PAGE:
“Flattening the curve” has become a popular expression nowadays, referring to slowing the spread of the new Corona virus (for a reference, https://www.livescience.com/coronavirus-flatten-the-curve.html). In contrast to a “flattened-curve” (South Korea), there are plots of exponential growth (most other countries and South Korea in the early stages of the disease):

https://www.vox.com/policy-and-politics/2020/3/13/21178289/confirmed-coronavirus-cases-us-countries-italy-iran-singapore-hong-kong

First, off, why do many plots start at the day when 100 cases were reached? Before there are a lot of cases, statistically, the spread of the disease can be noisy; that is, say quite a few of those infected early on are socially distant, then the disease might only be transmitted over there few interactions (there’s the separate issue of testing for the disease, but that can be potentially gotten into at a later point). Also, the slow incubation period/ slow time to show symptoms could cause noisiness in the plot because in the early stages, people weren’t tested until there was a reason to. Anyhow, many of the plots in the lower right-hand corner (you are look at each country individually) confirm that the early trend is not as clearly linear as after a many cases have shown up: https://gisanddata.maps.arcgis.com/apps/opsdashboard/index.html#/bda7594740fd40299423467b48e9ecf6 (which I got from here: http://www.cidrap.umn.edu/covid-19/maps-visuals). Also note that the slow incubation period is the reason why social distancing efforts take weeks to be noticed.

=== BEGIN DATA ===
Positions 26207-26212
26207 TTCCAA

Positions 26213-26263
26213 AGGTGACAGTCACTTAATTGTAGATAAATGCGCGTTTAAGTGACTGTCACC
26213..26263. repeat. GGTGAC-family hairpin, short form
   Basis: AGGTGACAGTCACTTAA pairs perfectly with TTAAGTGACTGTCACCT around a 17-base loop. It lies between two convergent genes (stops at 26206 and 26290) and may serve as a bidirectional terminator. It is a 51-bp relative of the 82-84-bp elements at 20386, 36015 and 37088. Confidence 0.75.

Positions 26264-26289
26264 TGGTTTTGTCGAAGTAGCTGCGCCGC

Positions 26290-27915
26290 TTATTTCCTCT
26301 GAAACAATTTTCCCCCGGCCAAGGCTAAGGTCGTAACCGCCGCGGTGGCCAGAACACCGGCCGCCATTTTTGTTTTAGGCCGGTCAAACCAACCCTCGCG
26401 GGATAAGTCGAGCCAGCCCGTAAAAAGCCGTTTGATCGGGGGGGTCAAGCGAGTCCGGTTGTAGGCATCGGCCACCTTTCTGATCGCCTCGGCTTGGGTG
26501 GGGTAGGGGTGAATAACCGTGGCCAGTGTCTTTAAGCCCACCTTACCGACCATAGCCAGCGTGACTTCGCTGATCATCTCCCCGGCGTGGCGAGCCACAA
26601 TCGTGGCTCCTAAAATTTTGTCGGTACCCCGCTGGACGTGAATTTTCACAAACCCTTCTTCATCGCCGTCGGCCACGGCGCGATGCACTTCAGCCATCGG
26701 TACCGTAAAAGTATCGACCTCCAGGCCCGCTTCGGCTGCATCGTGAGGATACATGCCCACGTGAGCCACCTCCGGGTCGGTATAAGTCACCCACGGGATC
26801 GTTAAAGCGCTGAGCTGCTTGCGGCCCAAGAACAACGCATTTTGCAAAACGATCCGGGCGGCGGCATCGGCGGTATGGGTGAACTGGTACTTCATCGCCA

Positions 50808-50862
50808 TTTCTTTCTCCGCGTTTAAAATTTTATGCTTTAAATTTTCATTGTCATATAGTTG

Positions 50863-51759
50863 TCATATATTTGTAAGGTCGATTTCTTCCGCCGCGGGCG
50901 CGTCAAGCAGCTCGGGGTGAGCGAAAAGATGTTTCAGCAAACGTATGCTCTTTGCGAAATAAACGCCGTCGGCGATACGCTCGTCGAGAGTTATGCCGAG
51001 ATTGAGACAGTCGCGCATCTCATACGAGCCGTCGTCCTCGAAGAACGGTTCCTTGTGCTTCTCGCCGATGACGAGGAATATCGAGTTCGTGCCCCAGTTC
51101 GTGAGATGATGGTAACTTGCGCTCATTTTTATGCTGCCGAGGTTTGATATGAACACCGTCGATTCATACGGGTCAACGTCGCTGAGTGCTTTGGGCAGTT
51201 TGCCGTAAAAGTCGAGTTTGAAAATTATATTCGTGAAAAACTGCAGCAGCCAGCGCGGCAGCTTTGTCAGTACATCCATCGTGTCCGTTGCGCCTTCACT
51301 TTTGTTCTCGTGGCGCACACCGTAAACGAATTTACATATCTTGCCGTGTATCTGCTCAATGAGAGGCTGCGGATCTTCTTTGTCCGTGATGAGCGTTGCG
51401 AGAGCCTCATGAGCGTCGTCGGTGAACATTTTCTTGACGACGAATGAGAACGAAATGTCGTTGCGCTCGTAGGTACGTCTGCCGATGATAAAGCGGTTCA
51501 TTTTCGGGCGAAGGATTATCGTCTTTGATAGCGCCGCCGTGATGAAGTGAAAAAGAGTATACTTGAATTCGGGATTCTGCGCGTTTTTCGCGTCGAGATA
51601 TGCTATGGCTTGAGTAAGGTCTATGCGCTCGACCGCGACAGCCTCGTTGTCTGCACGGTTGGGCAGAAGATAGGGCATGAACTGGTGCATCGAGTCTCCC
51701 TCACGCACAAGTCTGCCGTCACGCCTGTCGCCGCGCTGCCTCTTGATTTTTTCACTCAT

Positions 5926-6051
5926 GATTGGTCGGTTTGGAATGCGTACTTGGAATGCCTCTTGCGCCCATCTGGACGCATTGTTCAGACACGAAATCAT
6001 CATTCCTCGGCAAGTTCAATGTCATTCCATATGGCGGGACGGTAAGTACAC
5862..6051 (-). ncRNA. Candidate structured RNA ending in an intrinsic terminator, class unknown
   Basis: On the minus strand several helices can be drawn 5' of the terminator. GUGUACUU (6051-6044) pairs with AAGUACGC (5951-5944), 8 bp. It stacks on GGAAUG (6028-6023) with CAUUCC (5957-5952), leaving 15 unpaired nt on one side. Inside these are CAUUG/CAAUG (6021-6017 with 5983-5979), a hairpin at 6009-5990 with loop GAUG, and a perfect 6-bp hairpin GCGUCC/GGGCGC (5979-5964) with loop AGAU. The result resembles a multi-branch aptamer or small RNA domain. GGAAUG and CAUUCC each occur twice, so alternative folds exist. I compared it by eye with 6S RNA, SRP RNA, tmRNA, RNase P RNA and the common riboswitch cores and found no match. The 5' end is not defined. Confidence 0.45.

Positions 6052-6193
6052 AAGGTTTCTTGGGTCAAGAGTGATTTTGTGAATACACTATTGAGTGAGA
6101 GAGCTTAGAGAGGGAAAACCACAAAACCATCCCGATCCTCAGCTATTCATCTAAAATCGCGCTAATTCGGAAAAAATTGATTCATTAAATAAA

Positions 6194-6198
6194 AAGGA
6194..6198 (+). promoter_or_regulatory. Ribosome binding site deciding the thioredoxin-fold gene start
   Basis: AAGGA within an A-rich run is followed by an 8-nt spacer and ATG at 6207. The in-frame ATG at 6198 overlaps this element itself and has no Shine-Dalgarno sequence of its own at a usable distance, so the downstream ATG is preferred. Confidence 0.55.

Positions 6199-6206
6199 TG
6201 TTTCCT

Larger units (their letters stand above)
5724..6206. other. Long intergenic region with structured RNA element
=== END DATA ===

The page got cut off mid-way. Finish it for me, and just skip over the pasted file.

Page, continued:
To explain the exponential beginnings, we can look at a number of models used to describe the spread of the disease:

https://en.wikipedia.org/wiki/Compartmental_models_in_epidemiology

(Or for the commonly referred to SEIR model: https://sites.me.ucsb.edu/~moehlis/APC514/tutorials/tutorial_seasonal/node4.html )

Let’s look at the early stages (and also assume that once infected, you cannot be infected again, though in the early stages, we can ignore this relation). Taking to be the number of infected and to be the number of healthy individuals, it is assumed that the rate of infection is proportional to both these values

where the total population is either healthy or infected . Note that even if it is not true that every individual has the same number of contacts, statistically-speaking, the relation often holds. The solution to the differential equation is the sigmoidal function(for reference: https://www.reddit.com/r/dataisbeautiful/comments/fohr58/oc_the_technical_problems_of_fitting_a_logistic/)

For small values ( or ), this curve is exponential:

Another way of seeing this is

when and the solution of that equation is a exponential

the same as the above!

As an exercise, you can plot the approximate and exact solutions and see how they differ (when they are the same and when they differ significantly).